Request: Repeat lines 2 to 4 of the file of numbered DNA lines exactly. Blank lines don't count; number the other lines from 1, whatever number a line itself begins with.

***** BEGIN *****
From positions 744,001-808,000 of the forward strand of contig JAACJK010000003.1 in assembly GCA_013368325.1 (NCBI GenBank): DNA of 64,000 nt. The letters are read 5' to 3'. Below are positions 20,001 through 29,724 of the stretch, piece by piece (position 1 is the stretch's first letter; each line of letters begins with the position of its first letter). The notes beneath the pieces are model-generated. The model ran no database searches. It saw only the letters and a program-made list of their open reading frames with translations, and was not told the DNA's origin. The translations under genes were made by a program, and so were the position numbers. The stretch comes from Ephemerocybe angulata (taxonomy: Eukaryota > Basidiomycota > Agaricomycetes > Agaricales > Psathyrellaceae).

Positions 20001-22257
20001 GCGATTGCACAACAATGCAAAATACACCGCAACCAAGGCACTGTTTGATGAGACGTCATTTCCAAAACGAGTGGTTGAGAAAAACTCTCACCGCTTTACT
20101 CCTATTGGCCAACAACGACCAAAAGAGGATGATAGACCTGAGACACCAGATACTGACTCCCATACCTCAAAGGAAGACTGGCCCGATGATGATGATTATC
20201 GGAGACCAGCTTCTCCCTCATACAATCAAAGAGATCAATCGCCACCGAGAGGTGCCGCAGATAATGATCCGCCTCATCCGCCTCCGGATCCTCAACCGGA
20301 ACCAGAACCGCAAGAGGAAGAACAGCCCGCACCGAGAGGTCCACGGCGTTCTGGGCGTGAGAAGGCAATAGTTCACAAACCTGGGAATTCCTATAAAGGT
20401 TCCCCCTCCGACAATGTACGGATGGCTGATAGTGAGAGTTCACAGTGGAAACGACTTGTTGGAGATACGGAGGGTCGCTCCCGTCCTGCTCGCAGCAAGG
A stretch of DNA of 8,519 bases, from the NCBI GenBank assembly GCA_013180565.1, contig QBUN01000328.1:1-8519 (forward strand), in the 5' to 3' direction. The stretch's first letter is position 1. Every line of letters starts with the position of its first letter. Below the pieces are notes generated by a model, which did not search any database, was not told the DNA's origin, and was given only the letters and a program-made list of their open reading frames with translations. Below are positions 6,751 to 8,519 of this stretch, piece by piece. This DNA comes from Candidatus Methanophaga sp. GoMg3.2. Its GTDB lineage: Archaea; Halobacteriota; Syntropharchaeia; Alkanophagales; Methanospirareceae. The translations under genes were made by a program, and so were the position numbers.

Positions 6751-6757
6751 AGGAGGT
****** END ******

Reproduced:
Positions 20001-22257
20001 GCGATTGCACAACAATGCAAAATACACCGCAACCAAGGCACTGTTTGATGAGACGTCATTTCCAAAACGAGTGGTTGAGAAAAACTCTCACCGCTTTACT
20101 CCTATTGGCCAACAACGACCAAAAGAGGATGATAGACCTGAGACACCAGATACTGACTCCCATACCTCAAAGGAAGACTGGCCCGATGATGATGATTATC